January 2023 Market Update – Strata

Following our last strata market update, the Strata Insurance industry seems to be stabilising in some cases. To date, we are seeing some insurers’ appetite increasing as they are being more proactive in reviewing risks and implementing attitudes to assist clients with their risks. Outstanding defects, cladding remediation and under-insurance (following construction escalation costs) are all continuing issues faced across the class.

We are seeing a lot more risk recommendations being implemented during the renewal process. Conditions are being imposed by insurers until these are implemented by the policyholder: those conditions are considerable, and significantly limit coverage. Until the risk recommendations are met, and accepted by the insurers, the policy conditions will remain. The key issue for owners’ corporations is to remediate as soon as practicable.

Higher deductibles are being applied where there are “frequency” claims or where strata plans are situated in “high risk” locations (particularly areas susceptible to bushfire and flood zones). Some insurers’ and agencies treaties preclude writing in certain areas altogether and have had to withdraw capacity here.

Many insurers are reviewing ancillary covers, such as ‘office bearers’ liability. We are seeing significant excess increases and lower sub-limits of cover. Further, many insurers are applying “failure to maintain adequate insurance” exclusions. The practical effect of same operates to remove cover to the office bearer, the building management committee or the owners’ corporations where they are pursued by lot owners because there is no, or reduced cover, as a result of a failure to adequately or appropriately insure the plan. Where plans insure directly and this exclusion is applied, they (and natural persons representing them) should be cognisant of this exposure. Indeed where plans outsource obligations to insure (to an insurance intermediary or a Strata Manager) this risk may be transferred to the entity providing that advice.

The failure to insure issue becomes significant in the current market conditions: particularly when one considers the issues regarding reduced coverage, higher deductibles and under-insurance (the latter being impacted by the current costs of construction and the flow on where there is under declaration of sums insured). These issues all traversed in our previous articles.

Since January 2022, we have seen increases between 10-25 per cent. This includes “well performing strata plans” or higher as result of insurers reviewing each risk based on its merits. The following is still being seen during negotiations:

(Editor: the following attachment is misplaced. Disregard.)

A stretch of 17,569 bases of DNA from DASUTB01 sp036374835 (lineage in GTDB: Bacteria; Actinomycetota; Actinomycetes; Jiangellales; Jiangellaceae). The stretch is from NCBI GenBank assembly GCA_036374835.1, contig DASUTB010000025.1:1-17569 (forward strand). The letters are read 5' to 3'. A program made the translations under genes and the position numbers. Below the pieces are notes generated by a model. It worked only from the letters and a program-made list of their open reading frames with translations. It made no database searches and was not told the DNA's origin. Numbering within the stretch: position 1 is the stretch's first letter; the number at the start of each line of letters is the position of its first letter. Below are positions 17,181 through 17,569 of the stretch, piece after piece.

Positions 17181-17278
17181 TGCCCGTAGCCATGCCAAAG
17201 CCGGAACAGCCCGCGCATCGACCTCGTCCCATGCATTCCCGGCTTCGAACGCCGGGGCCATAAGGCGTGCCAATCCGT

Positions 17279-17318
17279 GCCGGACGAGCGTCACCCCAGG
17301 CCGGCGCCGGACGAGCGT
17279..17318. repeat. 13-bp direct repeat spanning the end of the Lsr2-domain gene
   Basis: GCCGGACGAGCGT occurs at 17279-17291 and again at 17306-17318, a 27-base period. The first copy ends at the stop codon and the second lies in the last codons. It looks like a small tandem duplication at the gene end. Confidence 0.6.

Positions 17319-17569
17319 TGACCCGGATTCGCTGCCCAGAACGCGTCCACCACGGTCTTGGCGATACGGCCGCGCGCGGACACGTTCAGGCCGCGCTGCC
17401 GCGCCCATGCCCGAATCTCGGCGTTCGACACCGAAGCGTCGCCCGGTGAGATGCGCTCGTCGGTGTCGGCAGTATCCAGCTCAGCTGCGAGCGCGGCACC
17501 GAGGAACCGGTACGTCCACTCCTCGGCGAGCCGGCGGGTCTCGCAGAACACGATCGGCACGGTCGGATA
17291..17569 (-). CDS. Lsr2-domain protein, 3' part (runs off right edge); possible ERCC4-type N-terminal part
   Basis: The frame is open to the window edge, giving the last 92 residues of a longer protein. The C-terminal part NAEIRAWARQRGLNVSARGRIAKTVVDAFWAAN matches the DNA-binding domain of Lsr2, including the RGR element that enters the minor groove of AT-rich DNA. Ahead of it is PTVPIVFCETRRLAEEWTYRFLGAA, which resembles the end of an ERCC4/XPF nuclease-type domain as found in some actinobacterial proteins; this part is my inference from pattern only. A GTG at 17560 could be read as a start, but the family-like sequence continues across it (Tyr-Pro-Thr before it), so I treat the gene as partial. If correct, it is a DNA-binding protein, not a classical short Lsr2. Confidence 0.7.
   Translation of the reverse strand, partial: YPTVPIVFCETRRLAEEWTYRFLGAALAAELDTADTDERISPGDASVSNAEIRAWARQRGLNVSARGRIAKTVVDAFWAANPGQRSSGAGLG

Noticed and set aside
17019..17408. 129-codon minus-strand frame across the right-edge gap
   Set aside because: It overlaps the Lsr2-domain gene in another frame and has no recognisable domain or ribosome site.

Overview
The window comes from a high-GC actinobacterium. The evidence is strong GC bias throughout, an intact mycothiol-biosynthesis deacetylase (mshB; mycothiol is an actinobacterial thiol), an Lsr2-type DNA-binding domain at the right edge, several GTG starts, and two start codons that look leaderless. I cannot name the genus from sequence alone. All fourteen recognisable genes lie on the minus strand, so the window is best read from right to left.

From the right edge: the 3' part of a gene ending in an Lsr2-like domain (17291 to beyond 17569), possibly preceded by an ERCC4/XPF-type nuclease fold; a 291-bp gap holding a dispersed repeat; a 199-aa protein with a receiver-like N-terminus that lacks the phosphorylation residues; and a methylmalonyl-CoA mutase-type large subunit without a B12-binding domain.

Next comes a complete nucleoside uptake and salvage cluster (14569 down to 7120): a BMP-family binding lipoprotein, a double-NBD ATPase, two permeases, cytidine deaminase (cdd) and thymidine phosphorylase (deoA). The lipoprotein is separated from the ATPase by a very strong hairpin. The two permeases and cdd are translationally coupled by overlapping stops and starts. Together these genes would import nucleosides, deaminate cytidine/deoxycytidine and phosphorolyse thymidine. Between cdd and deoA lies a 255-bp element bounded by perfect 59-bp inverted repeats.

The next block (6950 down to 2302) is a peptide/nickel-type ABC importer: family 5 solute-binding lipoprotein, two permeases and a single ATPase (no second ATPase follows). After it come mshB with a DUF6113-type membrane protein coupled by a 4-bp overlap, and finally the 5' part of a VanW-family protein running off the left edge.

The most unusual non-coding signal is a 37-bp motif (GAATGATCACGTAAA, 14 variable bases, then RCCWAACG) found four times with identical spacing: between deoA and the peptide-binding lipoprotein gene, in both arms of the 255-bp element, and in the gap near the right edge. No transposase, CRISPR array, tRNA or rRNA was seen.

• Different risk appetites based on building sum insureds

  • Claims experiences

  • Risk management practices and OC’s attitude in mitigating their risk as part of their duty in the ongoing maintenance of their buildings

  • Increased rates due to insurers ongoing funding into their premium pools as a result of large losses (Catastrophic Events)

  • Reduced capacity of larger risk on strata wordings

  • ASIC allowing larger property placement to be done on Industrial Special Risks policies

  • Independent Strata Review (John Trowbridge) – commissions disclosure review

  • In cases where OCs can not demonstrate any attempt to mitigate their risk, we have seen insurers increase their rates, implement higher deductibles, reduce policy coverage (removal of Office Bearers Liability and Defence costs covers) or simply decline to offer coverage.
Other factors contributing to increases in this sector include:
  • New valuations

  • Unexpected claims, despite not having claims for the last five years

  • Risk management practices and OC’s attitude in mitigating their risk as part of their duty in the ongoing maintenance of their buildings

  • Updated risk information – defects remedial works, maintenance and other (e.g., fire orders).

There is a continuing trend to seek coverage for plans being declined locally due to a failure to remediate defects or implement risk recommendations. Where this happens, capacity is required into Lloyd’s of London and plans can expect anywhere up to 300 per cent increases in premium. This will ordinarily involve the owners’ corporation raising special levies so as to meet the premium, and otherwise we have seen a significant uptake in premium funding allowing the premium to be paid in monthly instalments.

Plans experiencing defects, adverse claim histories or open claims typically remain with their incumbent insurer. There is little appetite for alternative quotes for such plans. However where proactive risk management, remediation and mitigation is apparent there will be appetite and alternative quotes – and in some instances the pricing will be far more attractive than the incumbent.  In this regard, the approach we have taken with our Strata clients has returned positive results in the past 12 months. Details of our approach in this regard can be found here.

Over the course of the next 12 months, we expect that rate increases will continue between 10-15 per cent on average, however it will continue to be challenging to obtain competitive coverage for plans that exhibit the aforementioned problematic risk profiles.

Continue reading our full range of market updates here:

For more in depth market updates by product class, profession and industry, please see our individual reports below:

General Insurance
Financial Lines

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